Enbridge said Wednesday it will fully resume operation of a Michigan Great Lakes oil pipeline after a partial shutdown this summer because of damage to a support structure.
Circuit Judge James Jamo signed an order allowing the Canadian company to restore the flow through one of its Line 5 pipes beneath the Straits of Mackinac, which connects Lake Huron and Lake Michigan.
The line carries oil and liquids used in propane between Superior, Wis., and Sarnia, Ont., passing through parts of Michigan’s upper and lower peninsulas. A 6.4-kilometres-long segment divides into two pipes that cross the straits.
Enbridge reported in June that an anchor supporting the underwater section’s eastern leg had been bent and scraped, although the pipe itself was unharmed. An investigation concluded that a vessel – possibly belonging to one of Enbridge’s contractors – might have dragged a mooring cable across the pipes.
Justice Jamo approved a request June 25 from state Attorney General Dana Nessel to close the line, but six days later allowed Enbridge to restart the western leg.
On Wednesday, the judge said Enbridge could resume the flow through the eastern leg as well. He noted that the U.S. Pipeline and Hazardous Materials Safety Administration had given its approval last week, saying a review had found no “integrity issues” in the area around the damaged support anchor.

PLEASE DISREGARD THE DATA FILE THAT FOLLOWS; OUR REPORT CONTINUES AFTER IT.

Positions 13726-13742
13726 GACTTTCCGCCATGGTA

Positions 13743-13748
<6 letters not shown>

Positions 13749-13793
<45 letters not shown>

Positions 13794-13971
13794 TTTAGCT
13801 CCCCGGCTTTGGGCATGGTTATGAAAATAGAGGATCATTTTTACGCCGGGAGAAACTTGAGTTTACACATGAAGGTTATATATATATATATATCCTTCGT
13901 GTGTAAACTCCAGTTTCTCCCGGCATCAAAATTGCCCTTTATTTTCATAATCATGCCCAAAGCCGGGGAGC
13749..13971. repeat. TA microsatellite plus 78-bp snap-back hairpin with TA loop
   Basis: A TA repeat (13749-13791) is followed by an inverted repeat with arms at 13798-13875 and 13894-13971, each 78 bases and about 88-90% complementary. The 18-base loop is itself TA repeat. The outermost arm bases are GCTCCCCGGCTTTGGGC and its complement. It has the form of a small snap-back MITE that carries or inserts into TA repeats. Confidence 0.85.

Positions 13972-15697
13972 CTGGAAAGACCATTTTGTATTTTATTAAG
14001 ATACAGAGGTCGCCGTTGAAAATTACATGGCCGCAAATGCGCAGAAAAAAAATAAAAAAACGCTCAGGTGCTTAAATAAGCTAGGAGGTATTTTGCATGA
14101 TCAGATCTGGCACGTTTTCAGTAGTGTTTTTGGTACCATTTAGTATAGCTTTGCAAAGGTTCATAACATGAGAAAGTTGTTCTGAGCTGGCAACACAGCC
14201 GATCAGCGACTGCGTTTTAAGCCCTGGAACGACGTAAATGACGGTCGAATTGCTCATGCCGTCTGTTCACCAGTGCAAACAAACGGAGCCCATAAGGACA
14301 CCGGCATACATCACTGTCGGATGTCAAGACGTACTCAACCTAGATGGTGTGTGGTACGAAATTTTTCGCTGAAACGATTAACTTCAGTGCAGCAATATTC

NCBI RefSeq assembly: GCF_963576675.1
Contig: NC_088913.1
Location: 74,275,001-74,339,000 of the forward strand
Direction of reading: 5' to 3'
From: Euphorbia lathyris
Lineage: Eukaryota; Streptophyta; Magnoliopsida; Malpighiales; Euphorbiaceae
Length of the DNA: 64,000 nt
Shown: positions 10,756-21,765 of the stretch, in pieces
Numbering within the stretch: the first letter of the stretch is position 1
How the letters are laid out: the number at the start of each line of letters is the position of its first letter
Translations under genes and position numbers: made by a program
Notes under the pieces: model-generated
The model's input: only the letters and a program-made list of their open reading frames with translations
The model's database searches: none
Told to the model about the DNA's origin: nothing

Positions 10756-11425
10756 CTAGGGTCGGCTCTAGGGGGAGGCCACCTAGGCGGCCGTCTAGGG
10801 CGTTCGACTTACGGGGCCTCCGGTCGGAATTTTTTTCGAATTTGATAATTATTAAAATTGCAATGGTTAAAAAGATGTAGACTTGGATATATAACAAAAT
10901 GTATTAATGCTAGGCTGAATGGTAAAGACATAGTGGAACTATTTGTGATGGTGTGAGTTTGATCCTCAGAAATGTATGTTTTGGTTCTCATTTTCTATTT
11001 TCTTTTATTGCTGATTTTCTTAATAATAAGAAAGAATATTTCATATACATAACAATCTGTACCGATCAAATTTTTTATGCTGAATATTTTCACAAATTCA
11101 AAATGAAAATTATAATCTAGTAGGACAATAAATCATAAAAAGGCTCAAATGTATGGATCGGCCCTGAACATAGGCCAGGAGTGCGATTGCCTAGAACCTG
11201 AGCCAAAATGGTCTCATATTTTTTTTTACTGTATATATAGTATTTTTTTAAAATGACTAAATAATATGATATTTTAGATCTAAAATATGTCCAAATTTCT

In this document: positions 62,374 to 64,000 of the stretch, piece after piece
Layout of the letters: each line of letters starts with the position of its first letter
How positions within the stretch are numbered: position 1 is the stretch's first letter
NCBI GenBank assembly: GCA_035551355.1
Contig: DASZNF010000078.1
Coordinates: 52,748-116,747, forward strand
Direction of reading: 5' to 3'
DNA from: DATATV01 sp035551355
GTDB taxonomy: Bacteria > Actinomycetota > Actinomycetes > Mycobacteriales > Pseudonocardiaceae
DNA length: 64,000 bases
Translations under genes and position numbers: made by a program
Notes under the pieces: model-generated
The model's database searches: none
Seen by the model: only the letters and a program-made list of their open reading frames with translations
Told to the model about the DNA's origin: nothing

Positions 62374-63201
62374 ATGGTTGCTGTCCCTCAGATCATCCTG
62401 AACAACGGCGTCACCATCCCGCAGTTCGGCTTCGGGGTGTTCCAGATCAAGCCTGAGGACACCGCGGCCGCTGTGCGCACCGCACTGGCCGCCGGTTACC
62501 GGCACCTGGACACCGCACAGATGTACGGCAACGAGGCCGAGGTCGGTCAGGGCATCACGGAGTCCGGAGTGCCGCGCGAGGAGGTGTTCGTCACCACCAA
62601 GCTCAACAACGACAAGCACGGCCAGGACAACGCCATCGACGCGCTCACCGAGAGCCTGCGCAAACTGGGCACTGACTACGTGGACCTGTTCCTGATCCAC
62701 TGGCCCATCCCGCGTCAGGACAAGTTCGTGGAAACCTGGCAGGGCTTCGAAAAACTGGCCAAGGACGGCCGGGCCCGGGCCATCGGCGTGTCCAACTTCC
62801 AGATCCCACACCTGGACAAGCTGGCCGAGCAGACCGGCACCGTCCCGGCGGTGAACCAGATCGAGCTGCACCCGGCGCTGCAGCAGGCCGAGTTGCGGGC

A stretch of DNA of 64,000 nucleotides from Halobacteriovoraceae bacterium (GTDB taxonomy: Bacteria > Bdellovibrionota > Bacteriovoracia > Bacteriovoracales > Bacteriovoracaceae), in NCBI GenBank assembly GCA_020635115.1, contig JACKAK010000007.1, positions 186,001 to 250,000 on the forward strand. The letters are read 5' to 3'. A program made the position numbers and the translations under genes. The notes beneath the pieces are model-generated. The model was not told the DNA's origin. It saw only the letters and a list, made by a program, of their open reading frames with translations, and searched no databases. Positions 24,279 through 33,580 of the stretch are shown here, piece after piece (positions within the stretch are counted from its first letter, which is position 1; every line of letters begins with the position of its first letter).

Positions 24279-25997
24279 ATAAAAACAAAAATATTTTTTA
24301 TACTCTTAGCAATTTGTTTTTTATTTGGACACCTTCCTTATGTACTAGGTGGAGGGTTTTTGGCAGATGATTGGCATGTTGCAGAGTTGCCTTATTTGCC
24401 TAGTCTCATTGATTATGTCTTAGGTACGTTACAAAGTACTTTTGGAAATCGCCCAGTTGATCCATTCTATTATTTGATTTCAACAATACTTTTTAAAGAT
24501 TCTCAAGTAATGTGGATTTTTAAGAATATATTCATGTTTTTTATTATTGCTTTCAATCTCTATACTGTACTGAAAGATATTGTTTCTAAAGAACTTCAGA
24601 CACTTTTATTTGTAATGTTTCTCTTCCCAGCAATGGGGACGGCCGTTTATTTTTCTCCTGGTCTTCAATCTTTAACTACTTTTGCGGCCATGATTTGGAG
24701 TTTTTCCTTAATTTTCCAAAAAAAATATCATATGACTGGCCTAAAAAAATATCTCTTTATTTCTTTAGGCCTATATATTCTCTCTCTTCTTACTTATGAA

“The decision to allow the restart of the east segment of Line 5 is very positive for the many residents and businesses in Michigan and the Great Lakes region who depend on the energy Line 5 delivers,” said Vern Yu, the company’s executive vice-president.
Environmentalists said Justice Jamo’s ruling underscores the need for Gov. Gretchen Whitmer to force a shutdown by withdrawing a state easement that allowed the company to place the line in the straits in 1953. They contend it is vulnerable to a catastrophic rupture, which Enbridge denies, although it is seeking permits to relocate the underwater portion of Line 5 in a tunnel beneath the straits.
“Enbridge has shown time and again they cannot be trusted,” said Beth Wallace of the National Wildlife Federation. “The governor has the power, authority and obligation to protect our Great Lakes, tourism economy and ‘Pure Michigan’ way of life by revoking the easement and shutting down the dangerous pipeline permanently.”